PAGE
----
There’s definitely something to be said for reading Kameron Hurley’s latest novel, The Stars are Legion, alongside her essay collection The Geek Feminist Revolution. The Stars are Legion is trying both to enact and to urge political change; it’s a demonstration of, or a metaphor for, the political worldview Hurley sets out in Revolution.
There are very many excellent things The Stars are Legion does which are easy to take for granted because the novel itself does so; so let’s start with those. Its backdrop is the Legion, a fleet of world-ships, journeying to an end no-one can remember any longer, whose inhabitants are at war with each other, fighting for control of the Legion.
Which is all very traditional science-fiction space-opera stuff, except for two things: those ships are organic; and their inhabitants are all women. Hurley doesn’t feel obliged to explain where all the men went, or how reproduction works in the Legion; she’s not particularly interested in pushing the boundaries of how we understand gender: it’s just that everyone is a woman, in the same way that everyone in a Asimov story is a man. This also has the very un-Asimovian corollary that everyone in the Legion is a lesbian – which is, again, not something that Hurley ever marks as unusual: it just is.
I said just now that Hurley’s not particularly interested in gender. That’s not entirely true, though: I think The Stars are Legion is about femininity in a wider sense. I find the organicity of the Legion suggestive in this context, given the age-old association of women with bodies and blood and birth, as opposed to “male” associations with science and reason and thought. And the novel is full of bodies, blood and births: the Legion is dying, and so it’s full of mutants, of women giving birth to monstrosities and eating them, of people hacking their way through flesh walls to get to other parts of the ship, travelling by umbilicuses, eating mushrooms. If flesh is feminine, then The Stars are Legion is defiantly, bloodily, viscerally so. It is feminine science fiction, standing in opposition to more traditional SF novels and stories in which (usually) men explore the chilly depths of space in artificial iron shells, solving problems with The Power of Reason.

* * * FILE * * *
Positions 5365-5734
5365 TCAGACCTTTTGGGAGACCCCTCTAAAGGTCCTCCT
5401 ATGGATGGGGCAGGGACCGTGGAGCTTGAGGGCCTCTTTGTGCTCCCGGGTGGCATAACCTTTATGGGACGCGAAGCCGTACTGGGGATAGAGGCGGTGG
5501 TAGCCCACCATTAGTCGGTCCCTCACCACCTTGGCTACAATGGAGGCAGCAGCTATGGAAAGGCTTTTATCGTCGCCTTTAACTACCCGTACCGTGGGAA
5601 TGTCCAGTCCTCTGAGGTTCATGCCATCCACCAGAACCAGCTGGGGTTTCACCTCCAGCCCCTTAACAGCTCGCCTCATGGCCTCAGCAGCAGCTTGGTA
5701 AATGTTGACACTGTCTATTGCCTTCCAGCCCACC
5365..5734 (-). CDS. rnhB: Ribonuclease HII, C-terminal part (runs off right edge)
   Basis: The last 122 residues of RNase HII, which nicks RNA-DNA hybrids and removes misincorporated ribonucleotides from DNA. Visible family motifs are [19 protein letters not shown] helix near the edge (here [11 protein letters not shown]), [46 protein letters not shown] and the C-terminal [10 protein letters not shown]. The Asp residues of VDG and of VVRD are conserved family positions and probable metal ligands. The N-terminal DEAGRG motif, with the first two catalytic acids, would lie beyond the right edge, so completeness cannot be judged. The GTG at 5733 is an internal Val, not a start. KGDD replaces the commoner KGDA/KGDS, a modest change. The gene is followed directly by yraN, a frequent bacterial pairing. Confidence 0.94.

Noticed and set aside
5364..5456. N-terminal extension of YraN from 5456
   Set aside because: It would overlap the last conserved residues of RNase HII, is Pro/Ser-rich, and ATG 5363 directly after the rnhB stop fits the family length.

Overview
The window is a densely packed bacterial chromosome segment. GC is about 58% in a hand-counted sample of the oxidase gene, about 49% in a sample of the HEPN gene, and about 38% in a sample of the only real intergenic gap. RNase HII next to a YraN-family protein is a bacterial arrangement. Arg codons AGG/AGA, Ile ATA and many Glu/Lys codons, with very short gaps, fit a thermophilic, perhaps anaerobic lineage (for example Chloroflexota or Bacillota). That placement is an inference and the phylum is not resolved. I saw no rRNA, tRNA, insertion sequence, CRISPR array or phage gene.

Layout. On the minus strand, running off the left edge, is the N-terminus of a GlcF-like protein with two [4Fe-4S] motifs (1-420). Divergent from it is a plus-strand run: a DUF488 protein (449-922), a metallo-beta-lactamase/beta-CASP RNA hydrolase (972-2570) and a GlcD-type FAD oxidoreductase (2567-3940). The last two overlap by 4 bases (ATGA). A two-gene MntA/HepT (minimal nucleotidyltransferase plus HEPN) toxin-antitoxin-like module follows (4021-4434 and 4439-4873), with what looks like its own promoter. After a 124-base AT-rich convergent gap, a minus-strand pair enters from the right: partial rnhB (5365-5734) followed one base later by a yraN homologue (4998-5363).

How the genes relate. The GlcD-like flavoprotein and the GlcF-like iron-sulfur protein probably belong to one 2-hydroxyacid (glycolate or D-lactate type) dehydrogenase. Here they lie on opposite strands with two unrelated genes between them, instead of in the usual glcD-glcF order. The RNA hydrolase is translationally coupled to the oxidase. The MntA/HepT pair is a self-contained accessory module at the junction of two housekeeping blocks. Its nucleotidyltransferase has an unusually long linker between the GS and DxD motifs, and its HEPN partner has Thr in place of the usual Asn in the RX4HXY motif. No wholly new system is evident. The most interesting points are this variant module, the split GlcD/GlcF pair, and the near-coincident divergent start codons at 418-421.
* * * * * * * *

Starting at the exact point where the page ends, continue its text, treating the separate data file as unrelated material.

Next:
And so onto specifics. The heroine of The Stars are Legion is Zan, a member of the Katazyrna, ruling class aboard one of the world-ships. She begins the novel with amnesia: Jayd, a general and leader of the Katazyrna, tells her that she, Zan, has just returned from a failed attack on the Mokshi, a ship with the seemingly unique ability to leave the Legion. Jayd tells Zan that she must go back to reclaim the Mokshi, which will allow the Katazyrna to win the war for control of the Legion once and for all.
(Zan and Jayd are also love interests. This is nice, but not as plot-important as general Internet hype has made it out to be. It just is.)
But before Zan can try attacking the Mokshi again, the Katazyrna ship is invaded by a rival clan, and Zan is recycled – thrown into the bowels of the ship to be taken apart for organic parts. Of course, she manages to avoid the terrible recycling monsters who do this work, and from there she has to make the long slog up to the surface of the world again. During the course of this trek, she meets women from lower levels she never could have guessed existed – women who live entirely different lives to hers, women who have never heard of the Katazyrna or their wars, or even of the Legion.
Firstly, then, this is a novel about a woman who’s severely damaged: by amnesia, by what she thinks is the loss of her world, and generally by the oppressive system she lives in. Hers is always an uphill struggle against all of those factors, and she still gets to be a heroine, she’s still worthy of being an SF protagonist. It’s important to have stories like this one, which tell us that it’s OK not to be OK.